I’ve heard about MSN TV years ago and back then I did not really pay attention because I already had a PC. However, we’ve recently had the opportunity to test MSN TV 2, so we went for it. In a nutshell, MSN TV 2 is a paid online service that is accessible via a simple to use box. It is in fact a simple computer that closer to a cable set-top box. The service lets users do things that usually require a computer: web browsing, email, video streaming, and internet radio just to mention a few. How good is it and should you get it?
The MSN TV 2 box is a small computer that doesn’t run Windows or any mainstream Operating System. The users cannot install applications. Fortunately, it comes with a lot of applications. It is very light (4.45lbs) and doesn’t contain any active cooling (it’s silent). The top of the box has holes from which the heat can escape. It gets a bit warm, but not really hot. On the front, there are a few LED (Light Emitting Diode) that signal if the unit is ON, connected to the internet and if there are new messages, In the back, there are audio/video, USB, Ethernet, Modem and power connectors.
Just to let you compare this box with a computer, here’s what’s inside:
CPU: 733Mhz Intel Celeron
System: Windows CE
Browser: IE 6.0
The MSN TV 2 box is meant to be connected to a Standard Definition (SD) TV via an analog signal that can be carried by a composite or S-video cable (just like most VCRs or DVD players). The native resolution is around 640×480 pixels. It will look OK on most CRT TVs but on a large size HDTV, the image won’t look crisp.
It is possible to connect to the internet via an existing connection, or get one via MSN, for a price, of course. Dial-up is an option, but we strongly recommend to use a broadband connection to get a good user experience.
Connecting the unit to the display and to the internet was very easy. It pretty much “just worked”. We used an existing wired broadband connection, although we did try to connect using WiFi as well. Unfortunately, our Microsoft WiFi USB Adapter was not compatible with the MSN TV 2 box, which is unfortunate. Only a few wireless adapters will function with this device (Full list).
Web browsing, Email and Instant Messaging
I would argue that these three basic functions are the reason why people would buy it. MSN TV 2 enables users to access all three without the need for a computer. Email and Instant messaging work without any problems. It’s easy and the experience is very similar to the PC versions of Hotmail and MSN Messenger. The web browsing experience will depend on the sites that you visit. Because MSN TV is using a somewhat low resolution, some websites won’t look the way they were intended to. Problems can go from scaled-down images to missing navigation.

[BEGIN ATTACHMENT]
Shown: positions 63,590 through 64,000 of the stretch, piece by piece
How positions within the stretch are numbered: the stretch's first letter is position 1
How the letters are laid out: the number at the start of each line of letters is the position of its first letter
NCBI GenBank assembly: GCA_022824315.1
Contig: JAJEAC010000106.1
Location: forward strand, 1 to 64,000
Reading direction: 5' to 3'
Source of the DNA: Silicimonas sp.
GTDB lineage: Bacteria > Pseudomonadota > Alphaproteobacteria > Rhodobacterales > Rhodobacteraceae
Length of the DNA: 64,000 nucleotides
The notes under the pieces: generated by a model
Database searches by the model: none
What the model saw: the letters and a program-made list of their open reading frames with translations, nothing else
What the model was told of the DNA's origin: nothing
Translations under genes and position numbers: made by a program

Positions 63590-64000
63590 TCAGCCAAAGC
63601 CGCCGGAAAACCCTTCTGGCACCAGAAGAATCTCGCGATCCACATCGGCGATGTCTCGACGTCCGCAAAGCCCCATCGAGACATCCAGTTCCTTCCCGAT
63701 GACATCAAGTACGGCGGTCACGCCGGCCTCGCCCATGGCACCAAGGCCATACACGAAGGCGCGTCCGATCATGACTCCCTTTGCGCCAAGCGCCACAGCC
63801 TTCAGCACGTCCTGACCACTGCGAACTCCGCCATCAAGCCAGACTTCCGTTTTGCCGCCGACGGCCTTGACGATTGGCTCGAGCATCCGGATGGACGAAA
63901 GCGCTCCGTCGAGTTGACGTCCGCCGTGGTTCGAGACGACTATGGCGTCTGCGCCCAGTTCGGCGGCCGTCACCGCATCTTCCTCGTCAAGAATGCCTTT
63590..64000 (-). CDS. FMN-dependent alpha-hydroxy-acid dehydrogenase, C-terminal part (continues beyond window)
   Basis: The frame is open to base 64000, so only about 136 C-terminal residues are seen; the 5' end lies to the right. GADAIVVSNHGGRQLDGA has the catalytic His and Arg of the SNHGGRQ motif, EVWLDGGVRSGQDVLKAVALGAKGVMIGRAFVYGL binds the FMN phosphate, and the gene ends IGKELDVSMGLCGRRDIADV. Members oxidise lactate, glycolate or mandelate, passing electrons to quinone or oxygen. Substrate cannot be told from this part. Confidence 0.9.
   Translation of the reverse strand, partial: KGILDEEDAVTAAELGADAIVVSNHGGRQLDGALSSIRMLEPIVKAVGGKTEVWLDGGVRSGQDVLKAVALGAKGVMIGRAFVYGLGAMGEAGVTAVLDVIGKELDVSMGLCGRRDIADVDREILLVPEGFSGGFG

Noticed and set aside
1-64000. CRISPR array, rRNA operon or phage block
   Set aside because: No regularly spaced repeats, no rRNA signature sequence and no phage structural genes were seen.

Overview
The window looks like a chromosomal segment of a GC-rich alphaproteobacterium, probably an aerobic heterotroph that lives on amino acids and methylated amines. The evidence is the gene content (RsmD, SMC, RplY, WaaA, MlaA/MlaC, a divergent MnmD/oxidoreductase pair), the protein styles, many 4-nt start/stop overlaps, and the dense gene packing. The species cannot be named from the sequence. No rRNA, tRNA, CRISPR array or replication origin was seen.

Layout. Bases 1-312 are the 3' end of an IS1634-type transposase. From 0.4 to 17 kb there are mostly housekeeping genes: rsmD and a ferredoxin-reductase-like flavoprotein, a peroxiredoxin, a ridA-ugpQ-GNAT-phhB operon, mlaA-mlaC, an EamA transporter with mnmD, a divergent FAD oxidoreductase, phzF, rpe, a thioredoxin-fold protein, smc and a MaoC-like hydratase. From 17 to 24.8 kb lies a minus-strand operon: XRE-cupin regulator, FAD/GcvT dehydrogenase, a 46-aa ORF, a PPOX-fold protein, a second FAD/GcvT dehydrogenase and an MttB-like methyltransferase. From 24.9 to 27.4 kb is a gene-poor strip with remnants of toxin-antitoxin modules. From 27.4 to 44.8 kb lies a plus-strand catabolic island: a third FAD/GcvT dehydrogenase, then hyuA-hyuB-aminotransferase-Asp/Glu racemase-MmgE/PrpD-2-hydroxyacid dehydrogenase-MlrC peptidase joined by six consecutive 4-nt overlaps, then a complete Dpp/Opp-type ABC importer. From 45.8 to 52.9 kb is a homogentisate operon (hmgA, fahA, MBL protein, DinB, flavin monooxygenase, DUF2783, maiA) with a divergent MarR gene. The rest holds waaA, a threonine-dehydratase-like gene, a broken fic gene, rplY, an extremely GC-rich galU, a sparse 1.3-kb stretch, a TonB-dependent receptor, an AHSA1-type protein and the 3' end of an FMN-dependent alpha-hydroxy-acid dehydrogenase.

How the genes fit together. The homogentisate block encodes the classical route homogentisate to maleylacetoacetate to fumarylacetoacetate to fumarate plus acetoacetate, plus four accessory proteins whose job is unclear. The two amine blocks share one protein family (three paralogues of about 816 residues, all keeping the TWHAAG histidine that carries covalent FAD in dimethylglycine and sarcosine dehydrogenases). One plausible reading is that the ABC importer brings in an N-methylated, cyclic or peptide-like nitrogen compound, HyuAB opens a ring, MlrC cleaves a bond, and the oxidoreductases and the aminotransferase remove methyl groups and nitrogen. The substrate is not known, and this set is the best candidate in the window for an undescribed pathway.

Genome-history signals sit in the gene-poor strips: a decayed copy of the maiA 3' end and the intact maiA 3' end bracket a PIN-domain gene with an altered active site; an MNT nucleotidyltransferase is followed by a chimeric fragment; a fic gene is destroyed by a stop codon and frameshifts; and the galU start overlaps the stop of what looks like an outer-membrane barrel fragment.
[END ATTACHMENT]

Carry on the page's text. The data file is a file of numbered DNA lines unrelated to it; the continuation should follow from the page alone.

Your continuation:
Using multimedia files (streaming video, audio) and connecting to a home network is also possible with MSN TV 2. There are a lot of videos available with the MSN TV service and the streaming works quite well. Videos play smoothly. Audio streaming is obviously not a problem and there are many internet radio stations available. The only downside is that you might have to let your TV ON to listen to radio if the sound is coming from the integrated TV speakers (I have the same issue with my Media Center). Watching photos was not a great experience given the low-resolution of the display.
We’ve noticed that the system was somewhat slow to respond to commands. Each time the user chooses an action, there is a delay (loading time) that can be quite long. For example, to go from listening internet radio to the home page, it takes about 10 seconds. From the home page to the email box, it takes 5 seconds. That’s using a broadband connection, so it might be slower with dial-up.
MSN TV 2 is very easy to setup and use, and depending of what you’re looking for, this could be what you need. There are many more functions and we encourage you to head to the MSN TV demo page to check them out. Although MSN TV was originally designed for non-computer users, MSN TV 2 is also built to be connected to a home network, altough more expensive devices will handle multimedia files better. The price is relatively low (I’ve seen it go for $100 with rebate) but you will have to pay a monthly subscription ($10 to $22 per month). For someone who wants basic email/IM capabilities without a full-blown computer, this might just be perfect. (If you installed MSN TV 2 for you or someone in your family, drop a comment below to share your experience.)
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